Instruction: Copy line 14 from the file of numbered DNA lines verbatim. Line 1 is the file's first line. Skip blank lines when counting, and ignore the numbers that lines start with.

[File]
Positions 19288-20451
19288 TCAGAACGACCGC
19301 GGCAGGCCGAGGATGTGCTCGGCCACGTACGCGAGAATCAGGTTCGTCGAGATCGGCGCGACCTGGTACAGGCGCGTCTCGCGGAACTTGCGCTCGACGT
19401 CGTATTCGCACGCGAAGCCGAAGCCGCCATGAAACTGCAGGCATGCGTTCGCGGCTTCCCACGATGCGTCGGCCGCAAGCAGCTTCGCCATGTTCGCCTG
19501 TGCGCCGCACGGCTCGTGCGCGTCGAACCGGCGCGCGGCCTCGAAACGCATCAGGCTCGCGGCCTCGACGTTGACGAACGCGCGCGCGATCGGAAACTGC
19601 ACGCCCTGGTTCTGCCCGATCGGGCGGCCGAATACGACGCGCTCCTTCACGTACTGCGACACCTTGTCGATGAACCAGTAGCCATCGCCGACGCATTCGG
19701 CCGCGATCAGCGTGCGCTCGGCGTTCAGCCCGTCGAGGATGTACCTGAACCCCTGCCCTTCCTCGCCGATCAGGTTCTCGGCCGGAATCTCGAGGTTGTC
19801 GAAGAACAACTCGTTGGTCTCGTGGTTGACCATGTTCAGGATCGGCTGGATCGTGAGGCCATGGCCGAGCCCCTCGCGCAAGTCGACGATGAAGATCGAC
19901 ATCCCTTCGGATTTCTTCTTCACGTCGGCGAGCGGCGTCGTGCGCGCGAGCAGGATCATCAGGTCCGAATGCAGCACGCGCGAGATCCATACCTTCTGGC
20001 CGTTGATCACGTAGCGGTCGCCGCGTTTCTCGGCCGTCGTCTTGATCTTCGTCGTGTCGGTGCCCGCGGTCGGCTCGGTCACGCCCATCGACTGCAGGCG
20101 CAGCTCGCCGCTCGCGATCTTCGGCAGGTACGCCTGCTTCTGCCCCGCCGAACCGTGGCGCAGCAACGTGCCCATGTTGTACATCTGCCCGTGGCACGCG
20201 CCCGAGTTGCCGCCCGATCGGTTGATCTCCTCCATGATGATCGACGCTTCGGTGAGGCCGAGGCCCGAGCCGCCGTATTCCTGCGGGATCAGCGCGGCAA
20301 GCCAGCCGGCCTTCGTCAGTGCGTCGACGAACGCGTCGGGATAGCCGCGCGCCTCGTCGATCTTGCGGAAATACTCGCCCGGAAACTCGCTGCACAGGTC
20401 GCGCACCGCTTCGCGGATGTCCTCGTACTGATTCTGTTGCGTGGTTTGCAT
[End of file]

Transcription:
20401 GCGCACCGCTTCGCGGATGTCCTCGTACTGATTCTGTTGCGTGGTTTGCAT